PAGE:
Art students compete in annual contest


Story by Colton Johnson, staff writer

Legs bounce uncontrollably, and exaggerated sighs echo throughout the crowded building. Everyone sits on edge, behind the doors, waiting to see whose art would be advancing to state.

“Everyone around [us] was saying to [themselves] that even if they didn’t advance, they were still exceptional artists” said sophomore Savannah Kennedy.

In an instant, the door finally opens, and the mob of art enthusiasts hastily rush towards the entrance. People begin pouring through the doorway, and eyes frantically search the room for their masterpiece.

On Saturday, February 27, hundreds of young artists participated in VASE, an art competition for students in the region 8 district. Students are required to create an original piece of art, and are judged on execution, technique, principles of design, and an interview with the judge.

“It’s good to talk about my art with someone who knows what I’m talking about,” senior Alex Iveroth said. “They give constructive criticism to help improve our art in the future.”

Although many students entered the competition hoping to advance to state, only a small percentage of the pieces that were entered ended up advancing. Junior Rylie Power and Freshman Aiden Lockeby of Texas High both had pieces that are advancing.

“I was convinced mine wasn’t gonna make it,” Power said. “So when I walked in, I almost had a heart attack. It was a shock because while it’s not my first time winning something for art, it is my first time going to state.”

Power and Lockeby both went up against many magnificent art pieces, some of which scored perfectly on the judging sheets. However when it comes down to it, art is a risky business which has to appeal to one’s individual taste at the end of the day.

“They like more mixed media and rustic styles, but I am glad I stuck with my own style because I came to see what they thought of my style opposed to giving them what they usually like,” Iveroth said. “If I’m going to win a contest, I want to do it based on my own merits.”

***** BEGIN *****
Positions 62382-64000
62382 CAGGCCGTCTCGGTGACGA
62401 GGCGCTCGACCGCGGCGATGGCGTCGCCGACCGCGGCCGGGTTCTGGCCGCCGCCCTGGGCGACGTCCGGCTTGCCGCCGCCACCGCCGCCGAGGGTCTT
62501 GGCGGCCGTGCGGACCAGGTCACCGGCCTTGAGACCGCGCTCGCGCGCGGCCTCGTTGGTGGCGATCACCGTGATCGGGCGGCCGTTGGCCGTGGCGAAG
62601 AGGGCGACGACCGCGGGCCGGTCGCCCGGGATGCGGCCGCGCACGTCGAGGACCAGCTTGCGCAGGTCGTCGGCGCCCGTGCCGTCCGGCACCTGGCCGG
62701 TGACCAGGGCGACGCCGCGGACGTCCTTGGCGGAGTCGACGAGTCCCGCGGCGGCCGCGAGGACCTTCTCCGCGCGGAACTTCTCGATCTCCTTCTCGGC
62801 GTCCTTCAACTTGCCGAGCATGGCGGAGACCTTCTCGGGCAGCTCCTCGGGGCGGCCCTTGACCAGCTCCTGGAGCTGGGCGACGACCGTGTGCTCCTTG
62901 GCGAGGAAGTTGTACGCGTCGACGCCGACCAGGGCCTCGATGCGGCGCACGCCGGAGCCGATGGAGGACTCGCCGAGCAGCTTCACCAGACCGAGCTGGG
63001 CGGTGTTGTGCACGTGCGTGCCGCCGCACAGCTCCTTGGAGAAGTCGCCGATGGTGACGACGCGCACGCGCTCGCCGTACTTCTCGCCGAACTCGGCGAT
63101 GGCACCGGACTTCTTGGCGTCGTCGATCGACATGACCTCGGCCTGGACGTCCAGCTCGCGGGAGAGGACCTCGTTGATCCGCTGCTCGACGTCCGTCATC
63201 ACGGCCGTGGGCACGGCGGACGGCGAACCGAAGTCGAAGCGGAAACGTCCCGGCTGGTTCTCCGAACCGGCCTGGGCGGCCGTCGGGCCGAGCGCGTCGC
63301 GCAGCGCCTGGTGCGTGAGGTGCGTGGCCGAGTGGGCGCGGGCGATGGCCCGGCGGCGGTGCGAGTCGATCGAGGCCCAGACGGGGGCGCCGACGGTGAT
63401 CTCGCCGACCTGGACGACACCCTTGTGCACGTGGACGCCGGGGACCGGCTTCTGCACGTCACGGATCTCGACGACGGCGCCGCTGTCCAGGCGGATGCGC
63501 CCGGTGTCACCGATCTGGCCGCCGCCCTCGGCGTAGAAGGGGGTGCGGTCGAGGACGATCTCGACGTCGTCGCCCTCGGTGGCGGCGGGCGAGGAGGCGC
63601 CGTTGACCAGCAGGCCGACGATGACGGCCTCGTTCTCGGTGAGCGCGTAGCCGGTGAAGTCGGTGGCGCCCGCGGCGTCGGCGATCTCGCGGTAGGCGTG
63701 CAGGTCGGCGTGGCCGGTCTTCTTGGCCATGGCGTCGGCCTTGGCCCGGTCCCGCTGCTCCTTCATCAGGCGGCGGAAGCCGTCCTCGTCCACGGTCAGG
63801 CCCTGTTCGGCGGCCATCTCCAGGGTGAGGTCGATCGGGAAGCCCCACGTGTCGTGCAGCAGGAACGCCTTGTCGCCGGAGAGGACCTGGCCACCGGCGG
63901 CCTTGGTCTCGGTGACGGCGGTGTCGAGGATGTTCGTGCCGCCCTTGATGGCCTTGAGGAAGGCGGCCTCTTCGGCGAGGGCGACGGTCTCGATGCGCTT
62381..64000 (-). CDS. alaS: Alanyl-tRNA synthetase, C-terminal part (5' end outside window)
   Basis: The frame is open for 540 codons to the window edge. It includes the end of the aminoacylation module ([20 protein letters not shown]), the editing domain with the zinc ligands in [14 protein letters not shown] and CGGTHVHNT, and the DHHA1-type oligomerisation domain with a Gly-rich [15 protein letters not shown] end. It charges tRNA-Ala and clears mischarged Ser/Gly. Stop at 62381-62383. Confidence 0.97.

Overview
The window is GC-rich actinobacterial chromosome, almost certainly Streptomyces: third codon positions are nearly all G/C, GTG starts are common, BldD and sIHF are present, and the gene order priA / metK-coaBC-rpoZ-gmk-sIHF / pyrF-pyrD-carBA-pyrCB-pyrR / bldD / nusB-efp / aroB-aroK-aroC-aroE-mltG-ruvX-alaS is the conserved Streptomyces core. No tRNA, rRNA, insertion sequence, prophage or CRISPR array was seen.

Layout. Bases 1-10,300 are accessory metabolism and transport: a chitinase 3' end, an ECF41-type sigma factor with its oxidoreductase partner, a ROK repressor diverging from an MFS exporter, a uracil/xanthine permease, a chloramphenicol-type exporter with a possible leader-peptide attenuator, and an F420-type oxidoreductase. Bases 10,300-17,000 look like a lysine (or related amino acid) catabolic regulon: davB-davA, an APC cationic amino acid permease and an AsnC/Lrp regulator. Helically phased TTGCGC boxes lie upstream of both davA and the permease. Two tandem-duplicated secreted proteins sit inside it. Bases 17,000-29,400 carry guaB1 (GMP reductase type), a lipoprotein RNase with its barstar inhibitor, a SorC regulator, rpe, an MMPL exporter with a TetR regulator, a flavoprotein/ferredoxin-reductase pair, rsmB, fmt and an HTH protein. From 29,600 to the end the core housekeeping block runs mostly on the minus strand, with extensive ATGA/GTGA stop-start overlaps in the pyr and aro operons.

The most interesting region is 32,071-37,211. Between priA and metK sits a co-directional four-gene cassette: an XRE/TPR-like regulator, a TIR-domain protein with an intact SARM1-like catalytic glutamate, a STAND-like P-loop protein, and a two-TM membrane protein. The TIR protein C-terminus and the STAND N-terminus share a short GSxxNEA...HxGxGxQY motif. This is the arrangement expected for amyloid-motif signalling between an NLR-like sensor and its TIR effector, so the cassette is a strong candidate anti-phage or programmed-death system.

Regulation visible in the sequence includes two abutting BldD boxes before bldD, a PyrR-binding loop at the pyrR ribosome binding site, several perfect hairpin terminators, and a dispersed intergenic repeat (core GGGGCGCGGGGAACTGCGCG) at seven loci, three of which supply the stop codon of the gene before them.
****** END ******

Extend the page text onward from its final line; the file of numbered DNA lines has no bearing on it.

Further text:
While not everyone can advance to state, there are of course many artworks that are indeed worthy of some recognition.

“Every other piece was amazing, and I still can’t believe mine made it,”  Lockeby said.“Everyone did so well at the competition.”

It not only gives students a chance to win awards for their art, it also lets them see other people’s art and allow themselves to improve.

“I love seeing everyone else’s work outside of my school,” sophomore Karissa Smith said. “I get to see the various things they do with the level of skill they have to interpret art in different ways, and it helps me to see that there’s more than one way to do things. There’s no good or bad there’s just different way of looking at different things.”

VASE is a unique competition for our community, it is the only time throughout the year that artists have a chance to make their work be seen and see other people’s masterpieces.

“It’s the only big competition we have,”  Smith said. “It’s the only time our art is really showcased and appreciated.”

This problem can be solved. For instance, if the school hung art throughout the school or placed pieces on art easels and take pride in the students’ art as Pleasant Grove does, not only would it add color to the blank walls of the campus, but it would also allow the artists to have something to finally be proud of.

“There were these guys walking by my art on the ground at the competition, and they were like ‘woah look at that’ and that’s what makes it worth it,”  Iveroth said.

Artists deserve to showcase their pieces to be seen and admired by many, for it is appreciation that motivates them to continue making beautiful things.

“True art doesn’t necessarily have to prove anything, or make someone feel a certain emotion,” Lockeby said. “True art comes from the heart.”